I have been planning to make felted clogs for a while but due to my past history with felting (not good...) I have been hesitant to try. I can't remember which of us brought it up, but Jason mentioned that he would like some felted clogs for this winter. So, I ordered some Knit Picks Wool of the Andes worsted weight yarn and bought the pattern. The way they work is that you knit really huge slippers then put them in the washing machine with hot water to shrink them. I made a pair for myself first as the tester pair before making a pair for Jason.

Here is my pair before felting:




And after felting:



You may have noticed that the colors are different on the inside of each clog. This is because I messed up the amounts when I ordered the yarn. You need about 2/3 the total amount of yarn for the soles and top rim and 1/3 for the foot. I got this backward and ran out of brown yarn by the inner sole of the second slipper. Fortunately they look exactly the same except if you were to actually look inside them.

We were both quite shocked by the size of Jason's clogs prior to felting! They were so huge that I could fit both my feet into one of them with plenty of room to spare.

Here are the before pics with an iphone and Jason's feet for size reference:



After felting they fit him perfectly:



Now we will both have cozy feet this winter!

Felting - A Lesson Learned

I have always been amazed by anything felted. I remember the first time I saw something that was felted. My 4th grade teacher, who taught me how to knit, made many felted hats and brought them to class with her. I remember thinking that it was so cool that you could knit something really big, and wash it in hot water to shrink it. While I love to admire the felted projects of others, I was always too scared to try it. The reason being that once something is felted, it cannot be undone. Felting can only occur when animal fibers are used (wool, alpaca...). These fibers are lined with scales that, when felted, interlock with each other and form a solid fabric. In order for a fiber to felt, you need 3 things: water, heat and agitation. (Which are the three things you have to avoid if you are not trying to felt!)  Once something is completely felted you can no longer see individual knit stitches. You also can not unravel it and try again like you can with almost any other yarn project.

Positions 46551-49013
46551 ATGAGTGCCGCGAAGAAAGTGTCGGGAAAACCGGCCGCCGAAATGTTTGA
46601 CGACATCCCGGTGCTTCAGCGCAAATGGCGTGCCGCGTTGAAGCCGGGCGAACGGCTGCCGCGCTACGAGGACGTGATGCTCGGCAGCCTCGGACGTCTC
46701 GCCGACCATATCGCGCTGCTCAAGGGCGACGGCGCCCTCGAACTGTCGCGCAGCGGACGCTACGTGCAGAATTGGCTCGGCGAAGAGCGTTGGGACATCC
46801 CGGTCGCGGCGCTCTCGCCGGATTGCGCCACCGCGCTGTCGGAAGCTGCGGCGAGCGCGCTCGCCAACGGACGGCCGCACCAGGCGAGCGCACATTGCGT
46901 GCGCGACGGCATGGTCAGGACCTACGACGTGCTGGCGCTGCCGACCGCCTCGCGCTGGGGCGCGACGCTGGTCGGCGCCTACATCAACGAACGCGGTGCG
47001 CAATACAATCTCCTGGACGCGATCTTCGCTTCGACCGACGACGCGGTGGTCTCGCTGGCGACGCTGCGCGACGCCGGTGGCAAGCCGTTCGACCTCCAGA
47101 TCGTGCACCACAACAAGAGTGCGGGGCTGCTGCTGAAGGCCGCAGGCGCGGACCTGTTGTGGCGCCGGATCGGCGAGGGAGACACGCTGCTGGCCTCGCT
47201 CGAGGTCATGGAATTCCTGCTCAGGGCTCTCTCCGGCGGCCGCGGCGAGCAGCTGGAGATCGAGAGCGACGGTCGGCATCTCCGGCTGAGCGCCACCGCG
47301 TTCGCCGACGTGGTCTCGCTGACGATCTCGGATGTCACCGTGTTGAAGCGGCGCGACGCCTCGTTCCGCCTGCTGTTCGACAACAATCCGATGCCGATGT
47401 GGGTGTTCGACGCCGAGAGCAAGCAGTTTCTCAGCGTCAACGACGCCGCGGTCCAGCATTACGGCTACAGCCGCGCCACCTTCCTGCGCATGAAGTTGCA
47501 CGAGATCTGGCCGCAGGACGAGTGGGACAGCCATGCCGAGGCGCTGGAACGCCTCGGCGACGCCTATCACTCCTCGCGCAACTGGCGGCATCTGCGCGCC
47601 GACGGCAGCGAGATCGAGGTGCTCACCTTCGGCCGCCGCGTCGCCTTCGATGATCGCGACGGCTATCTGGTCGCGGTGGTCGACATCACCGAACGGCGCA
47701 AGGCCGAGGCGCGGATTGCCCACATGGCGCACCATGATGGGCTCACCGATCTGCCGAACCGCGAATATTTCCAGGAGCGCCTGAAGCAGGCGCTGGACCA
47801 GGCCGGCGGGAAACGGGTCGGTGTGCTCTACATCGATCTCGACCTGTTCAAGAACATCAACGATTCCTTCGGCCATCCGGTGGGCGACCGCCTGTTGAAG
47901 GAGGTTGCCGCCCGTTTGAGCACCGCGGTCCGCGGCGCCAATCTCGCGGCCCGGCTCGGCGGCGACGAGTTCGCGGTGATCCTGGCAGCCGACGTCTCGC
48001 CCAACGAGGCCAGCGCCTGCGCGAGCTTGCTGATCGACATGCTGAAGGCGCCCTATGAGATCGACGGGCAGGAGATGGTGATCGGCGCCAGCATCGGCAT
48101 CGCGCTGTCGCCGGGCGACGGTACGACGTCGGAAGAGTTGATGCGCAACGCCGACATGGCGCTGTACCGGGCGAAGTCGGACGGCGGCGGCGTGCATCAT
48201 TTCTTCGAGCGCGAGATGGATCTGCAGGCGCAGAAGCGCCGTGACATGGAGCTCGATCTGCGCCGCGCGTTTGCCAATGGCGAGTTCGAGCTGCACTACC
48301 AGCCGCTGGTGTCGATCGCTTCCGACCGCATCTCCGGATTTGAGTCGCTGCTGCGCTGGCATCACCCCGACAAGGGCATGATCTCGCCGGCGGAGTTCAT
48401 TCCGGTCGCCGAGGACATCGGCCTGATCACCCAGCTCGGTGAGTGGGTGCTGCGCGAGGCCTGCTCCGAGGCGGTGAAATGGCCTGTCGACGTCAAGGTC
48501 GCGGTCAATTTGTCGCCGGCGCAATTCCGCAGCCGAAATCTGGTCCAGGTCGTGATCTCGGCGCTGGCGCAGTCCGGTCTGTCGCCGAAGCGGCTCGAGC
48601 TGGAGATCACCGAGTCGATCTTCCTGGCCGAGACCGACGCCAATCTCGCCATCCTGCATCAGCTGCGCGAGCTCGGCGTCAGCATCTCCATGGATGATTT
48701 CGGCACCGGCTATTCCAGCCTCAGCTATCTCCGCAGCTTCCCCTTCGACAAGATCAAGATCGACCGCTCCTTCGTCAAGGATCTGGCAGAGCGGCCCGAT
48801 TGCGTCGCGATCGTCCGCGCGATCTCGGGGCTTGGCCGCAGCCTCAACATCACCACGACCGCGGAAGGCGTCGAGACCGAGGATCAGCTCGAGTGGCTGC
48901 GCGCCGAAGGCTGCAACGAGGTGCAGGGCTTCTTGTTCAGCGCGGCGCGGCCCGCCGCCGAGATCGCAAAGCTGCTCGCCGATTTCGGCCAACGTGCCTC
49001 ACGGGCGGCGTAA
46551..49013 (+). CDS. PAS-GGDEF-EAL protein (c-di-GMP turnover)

So, this story starts with a Nook. Last Christmas I got a nook and I decided that I wanted to knit a little Nook cozy for it. I really like the way this cozy turned out. (It is even the banner of my Etsy Shop).

Once this cozy was done I had a lot of extra yarn that just happened to be 100% wool. Since I already got the cozy out of it, I decided that I would use the rest for my first felting project - a bag. My first mistake here was that I didn't make a swatch, felt it, and see how much it shrinks. My second mistake was that I didn't know that knitting shrinks more lengthwise than it does width-wise. My third mistake was that I didn't look at any patterns, but made up my own instead. (It worked with the nook case...) Unfortunately I don't have a before picture of this felted bag, but trust me - it was not this shape before it was felted. It was much more square, and I thought it might even make a nice bag. So, I through it in the washing machine and,

well, my husband has named it the "felted underwear with no leg holes." Anyway, that disaster happened back in February or March and I haven't felted anything since then. Until yesterday that is.

Last week I got one of the new Nooks with a touch screen and decided that it needed a cozy of its own. I had a bunch of wool scraps lying around and thought I would make a striped felted Nook case. This time I did a little more research and made the case longer than I thought it should be. (I added an extra 25% width and extra 30% height.)

Once it was done, I put it in the washing machine, then let it dry overnight. When I got home from work today I went to check on it. Except for the way that the top flares out, when they are side by side it looks alright.

Then, once the Nook is inside, it doesn't quite fit.

The top of the Nook sticks out - it shrunk too much. Again. Oh well, I think I'll stick with non-felted Nook cozies. But now I have a felted bag and don't know what to do with it. Any ideas?